Z Magazine, No. 2
Date:March 1989
Publication:Z Magazine
Issue:Number 2
Contributors:Claire O'Connor, Clare Farrell, Patricia Hegarty, Clare Green, Sue Richardson, Emmet Stagg, Molly O'Duffy, Tim Jones, Johnny Gogan, Joan Burton, Brian Trench, Dave Neligan, Mary Carolan, Peter McDermott, John Cane, Harry Browne
View: View Document
Discuss:Comments on this document
Subjects: Contraception Labour Party Nicaragua European Parliament Election, 1989 Trevor Sargent Anne Speed Judicial Separation and Family Law Reform Act, 1989

Please note: The Irish Left Archive is provided as a non-commercial historical resource, open to all, and has reproduced this document as an accessible digital reference. Copyright remains with its original authors. If used on other sites, we would appreciate a link back and reference to the Irish Left Archive, in addition to the original creators. For re-publication, commercial, or other uses, please contact the original owners.

Commentary From The Cedar Lounge Revolution

14th January 2008

Here is a bit of a curiosity. Z Magazine - no, not that one, the other one produced in Ireland in 1989. Funded by the MSF union in part, it sought to present a left of centre perspective and was supported by civil society: womens groups, community groups, arts organisations and unions. It lasted, if my memory serves correct, something like three or four issues.

[incidentally, it’s been a tough one to scan due to the very faded pages. If the quality is too low tell me… and the size is a bit over 7mbs. Are any of you struggling along with dial-up connections? Again, tell me and I’ll see is there any way around this]

A quick perusal of the Editorial Board is revealing. Des Derwin, Patricia Hegarty, Brian Trench… Alastair Rutherdale, well known to some of us from USI, makes an appearance and that indicates a sort of softish nationalist/Republican aspect to the magazine. So does an implausibly youthful Trevor Sargent, and a rather more plausibly aged Richard Crotty.

I’m being a bit unkind when I mention the CPGB’s New Times project, but there is something of this in Z Magazine. So the concentration is more markedly on social liberalism than political economy or clear socialism. That such battles had a distinct edge in a society which had been through a bitter divorce referendum only three years previously (one I for one will never forget campaigning on) makes the concerns that Z Magazine expresses more understandable.

It’s a different world now. Many of the battles, divorce, contraception and so on have been won. Others have been lost or little progress has been made on them. Nicaragua looms large. But for all that this is, as one might expect, a very Irish magazine.

There is something endearingly shambolic about this project. If I recall correctly it was run, so I’m told, on a volunteerist basis. Not necessarily the best way forward when trying to create a vehicle to broaden the space for leftism in a society notoriously disinterested in same. Underfunded, amateurish on many different levels, particularly in the execution and design, and yet enunciating a clearly left of centre perspective. Perhaps the Village comes closest today to it, but that is a vastly more professional presentation reflecting a vastly changed media world. I like the way that someone thought it was feasible to produce such a magazine, but the execution? Not great… and perhaps indicative that good intentions couldn’t run a magazine alone and somewhere along the line people had to be paid.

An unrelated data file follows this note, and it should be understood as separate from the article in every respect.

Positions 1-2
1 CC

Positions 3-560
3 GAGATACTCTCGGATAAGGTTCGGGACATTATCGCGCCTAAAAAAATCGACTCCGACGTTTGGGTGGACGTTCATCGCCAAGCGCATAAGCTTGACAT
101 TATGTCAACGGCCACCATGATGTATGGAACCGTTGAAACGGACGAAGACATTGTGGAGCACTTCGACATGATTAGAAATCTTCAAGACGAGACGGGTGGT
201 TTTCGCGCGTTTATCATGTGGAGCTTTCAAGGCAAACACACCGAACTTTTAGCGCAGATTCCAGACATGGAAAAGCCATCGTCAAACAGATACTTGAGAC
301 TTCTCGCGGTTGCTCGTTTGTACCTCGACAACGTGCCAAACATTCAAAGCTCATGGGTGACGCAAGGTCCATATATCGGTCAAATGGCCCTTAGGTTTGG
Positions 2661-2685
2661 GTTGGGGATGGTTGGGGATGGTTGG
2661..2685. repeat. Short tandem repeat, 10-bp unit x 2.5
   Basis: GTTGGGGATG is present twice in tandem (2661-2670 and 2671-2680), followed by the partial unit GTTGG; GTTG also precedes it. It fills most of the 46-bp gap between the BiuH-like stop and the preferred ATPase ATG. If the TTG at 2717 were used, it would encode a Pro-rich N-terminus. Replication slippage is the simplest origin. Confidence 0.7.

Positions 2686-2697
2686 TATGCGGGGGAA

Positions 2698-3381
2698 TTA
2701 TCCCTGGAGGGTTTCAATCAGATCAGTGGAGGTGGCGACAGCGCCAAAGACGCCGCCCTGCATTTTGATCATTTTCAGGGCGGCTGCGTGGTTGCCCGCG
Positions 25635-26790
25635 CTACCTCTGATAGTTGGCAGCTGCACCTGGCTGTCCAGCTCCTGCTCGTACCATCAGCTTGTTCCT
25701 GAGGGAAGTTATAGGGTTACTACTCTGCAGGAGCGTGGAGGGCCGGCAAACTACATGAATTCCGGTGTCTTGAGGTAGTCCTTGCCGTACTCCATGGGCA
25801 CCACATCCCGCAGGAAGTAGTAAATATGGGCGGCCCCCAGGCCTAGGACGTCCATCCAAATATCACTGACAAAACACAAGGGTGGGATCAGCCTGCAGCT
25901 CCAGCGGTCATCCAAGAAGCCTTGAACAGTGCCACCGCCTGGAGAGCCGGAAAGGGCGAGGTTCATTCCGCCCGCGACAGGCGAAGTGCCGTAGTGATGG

But weirdly, the discourse within it is one that seems to me to actually - despite the specific linkages to then contemporaneous events - belong in a fairly familiar and now long lasting narrative of Irish liberal leftism. This is somewhere beyond party formations - it is telling that Sargent, Anne Speed of SF and the then somewhat detached Emmet Stagg of the ILP are the only party politicians actually interviewed - and not dissimilar to the sort of centre leftist thinking that once dominated the Irish Times.

And this returns to the ground upon which Z Magazine engages. For the Irish left there has always been three main areas of contention (which has even touched the further left groups). Firstly, and I was going to say ‘of course’ but perhaps there is no ‘of course’ when one contemplates the pragmatic realpolitic of political parties that scurried to the centre as the need arose, the approach to socialism in economic and other aspects. Secondly the national question. Thirdly social liberalism and modernisation. I’m hardly putting forward a radical or innovative thesis if I suggest that the Irish left has tended to pick and choose between these three. And the last, if only because that truly was running with the tide of history, is the one where arguably most success was seen - probably because the left was able to engage with a broader constituency beyond itself. This is not in any sense to be negative about this magazine or what it represents, but merely to point out that the concentration on certain aspects of centre left projects shading into liberal projects demonstrates some fundamental aspects of Irish political culture in a way a thousand worthy academic papers might not. Consider too that within a mere couple of years there would be a woman President, within half a decade a series of socially liberalising measures and as importantly significant economic advance which would see increasing and sustained employment growth. But the battles remain the same. The three issues remain live.

And therefore this remains an interesting resonance then, of the contemporary period, where what remains of the left is scattered across many different parties, formations and social and campaigning organisations. Much and little has changed across the twenty years.


Comments

No Comments yet.

Add a Comment

Formatting Help

Comments can be formatted in Markdown format . Use the toolbar to apply the correct syntax to your comment. The basic formats are:

**Bold text**
Bold text

_Italic text_
Italic text